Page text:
Keenum's three highest ratings were a 142.1 against the Bucs on Sept. 24, a 117.0 against the Redskins on Nov. 12 and a 110.3 against the Bears on Oct. 9.

But Sunday was his most crucial game, going against his former team that was 7-2 and crushing everyone it faced.

After the game, Keenum was asked how he keeps performing well with all of the questions about whether he should remain the starter.

"I don't know," he said. "Well, for one, I don't listen. I don't listen to what is going on. I don't pay attention to a lot of those things that don't matter to me, that don't matter to how I play. I go out and do my job. … I know these opportunities don't come along very often. I'm not going to sit around and worry and wait and try to figure things out.

"That is not fair to the rest of my team if I do that, because I'm not at my best if I'm using a percentage of my mind and worrying about other things."

I'm convinced Keenum, barring an injury, will be the starter for the rest of the season and maybe even signed for next year.

"If it is not broke, don't fix it," he said. "Let's keep doing what we're doing."

Keenum noted the great protection he's been given by the Vikings' offensive line. He hasn't been sacked in six games, and the Rams have one of the best defensive lines in football.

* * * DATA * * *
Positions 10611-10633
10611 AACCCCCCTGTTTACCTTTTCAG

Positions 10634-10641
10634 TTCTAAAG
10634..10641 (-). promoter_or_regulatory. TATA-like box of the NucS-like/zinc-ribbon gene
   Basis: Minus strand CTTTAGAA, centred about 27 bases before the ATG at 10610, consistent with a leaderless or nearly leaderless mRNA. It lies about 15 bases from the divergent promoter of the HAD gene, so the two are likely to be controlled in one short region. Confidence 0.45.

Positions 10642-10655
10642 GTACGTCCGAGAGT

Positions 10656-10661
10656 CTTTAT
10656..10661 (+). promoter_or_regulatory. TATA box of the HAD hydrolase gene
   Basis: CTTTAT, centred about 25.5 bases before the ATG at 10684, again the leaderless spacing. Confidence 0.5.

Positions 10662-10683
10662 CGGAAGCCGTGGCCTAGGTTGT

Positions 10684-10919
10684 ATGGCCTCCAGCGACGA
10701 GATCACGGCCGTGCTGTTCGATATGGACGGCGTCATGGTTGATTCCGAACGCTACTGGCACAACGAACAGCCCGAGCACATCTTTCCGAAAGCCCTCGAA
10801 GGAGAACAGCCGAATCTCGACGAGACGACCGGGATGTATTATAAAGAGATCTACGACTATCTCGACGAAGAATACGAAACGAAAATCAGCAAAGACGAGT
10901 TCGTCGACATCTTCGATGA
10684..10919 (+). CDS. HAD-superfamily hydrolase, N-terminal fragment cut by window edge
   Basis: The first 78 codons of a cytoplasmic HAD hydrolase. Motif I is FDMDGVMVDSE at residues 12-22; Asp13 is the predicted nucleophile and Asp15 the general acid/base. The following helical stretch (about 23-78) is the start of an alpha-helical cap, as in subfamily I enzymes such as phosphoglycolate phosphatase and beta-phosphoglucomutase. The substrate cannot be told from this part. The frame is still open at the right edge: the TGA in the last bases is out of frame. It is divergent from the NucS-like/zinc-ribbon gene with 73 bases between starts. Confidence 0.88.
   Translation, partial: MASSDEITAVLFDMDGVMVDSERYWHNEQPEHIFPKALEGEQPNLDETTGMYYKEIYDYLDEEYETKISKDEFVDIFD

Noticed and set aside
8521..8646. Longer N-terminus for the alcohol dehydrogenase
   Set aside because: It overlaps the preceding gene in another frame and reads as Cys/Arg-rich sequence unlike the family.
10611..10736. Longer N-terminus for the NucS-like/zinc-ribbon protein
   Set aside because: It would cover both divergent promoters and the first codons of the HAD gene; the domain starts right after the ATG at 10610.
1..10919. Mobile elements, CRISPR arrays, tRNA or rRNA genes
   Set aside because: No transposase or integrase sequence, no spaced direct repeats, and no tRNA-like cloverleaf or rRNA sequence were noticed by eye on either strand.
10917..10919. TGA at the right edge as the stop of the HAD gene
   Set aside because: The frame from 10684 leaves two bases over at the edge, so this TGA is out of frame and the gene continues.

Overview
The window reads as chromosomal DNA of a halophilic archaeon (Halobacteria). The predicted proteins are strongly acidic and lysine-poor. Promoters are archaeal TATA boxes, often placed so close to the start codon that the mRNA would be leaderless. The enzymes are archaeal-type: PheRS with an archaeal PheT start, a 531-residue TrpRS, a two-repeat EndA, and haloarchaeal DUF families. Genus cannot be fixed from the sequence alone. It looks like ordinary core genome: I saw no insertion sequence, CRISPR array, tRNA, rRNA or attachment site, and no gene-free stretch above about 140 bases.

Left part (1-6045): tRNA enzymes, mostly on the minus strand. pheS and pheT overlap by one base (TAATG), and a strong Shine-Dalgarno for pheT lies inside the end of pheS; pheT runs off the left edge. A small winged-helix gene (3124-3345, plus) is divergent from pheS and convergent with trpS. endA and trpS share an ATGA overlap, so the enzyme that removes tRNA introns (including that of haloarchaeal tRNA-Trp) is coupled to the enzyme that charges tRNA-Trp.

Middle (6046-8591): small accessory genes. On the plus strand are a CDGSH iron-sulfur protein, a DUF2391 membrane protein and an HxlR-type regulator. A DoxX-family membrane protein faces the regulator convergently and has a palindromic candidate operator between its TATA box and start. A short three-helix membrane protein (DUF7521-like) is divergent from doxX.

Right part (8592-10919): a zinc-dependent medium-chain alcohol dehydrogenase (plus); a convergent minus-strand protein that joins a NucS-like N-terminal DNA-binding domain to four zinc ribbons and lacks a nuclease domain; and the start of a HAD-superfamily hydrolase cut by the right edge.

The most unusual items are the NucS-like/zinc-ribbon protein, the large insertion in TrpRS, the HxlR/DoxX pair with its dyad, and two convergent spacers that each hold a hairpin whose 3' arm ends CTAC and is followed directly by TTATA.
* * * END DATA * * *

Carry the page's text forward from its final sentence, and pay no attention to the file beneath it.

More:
On his touchdown pass to Thielen, Keenum said the whole offense came together to make that play.

"They were in cover zero so they were blitzing a lot of guys, and that doesn't leave a free safety in the middle of the field to help," Keenum said. "We had a great play call, [offensive coordinator] Pat [Shumur] did a great job, the offensive line did a great job because they're bringing more than we can actually block, and gave me enough time to find him," he said. "Quick little throw, and that's what happens."

Keenum, who remains an unsung hero, is now the sixth Vikings quarterback to throw for 2,000 or more yards in his first season with the team. He's tied Bridgewater's mark for most victories in his first season with six, even though he should have gotten credit for the win over the Bears that went to Sam Bradford, who was limited because of an injured knee and replaced by Keenum in the second half.

Dominated game

The Vikings rushed for 111 yards and passed for 100 yards in the third quarter alone, while the Rams were held to only 23 rushing yards and 23 passing yards.

The defense held great Rams running back Todd Gurley to a season-low 37 rushing yards and only 19 receiving yards, his third-lowest total on the season. Twenty of those rushing yards came on the first drive of the game on four carries. The rest of the way they held him to 17 yards on 11 carries.

Vikings linebacker Eric Kendricks, who had five tackles and two quarterback hits, talked about stopping Gurley.

"We just played our keys, just played team defense," he said. "That's what it's always about. We have a bunch of guys who are thirsty and angry to be successful as a team. It's fun to be a part of."

Sid Hartman can be heard on WCCO AM-830 at 8:40 a.m. on Monday and Friday and at 9:30 a.m. on Sundays. E-mail: shartman@startribune.com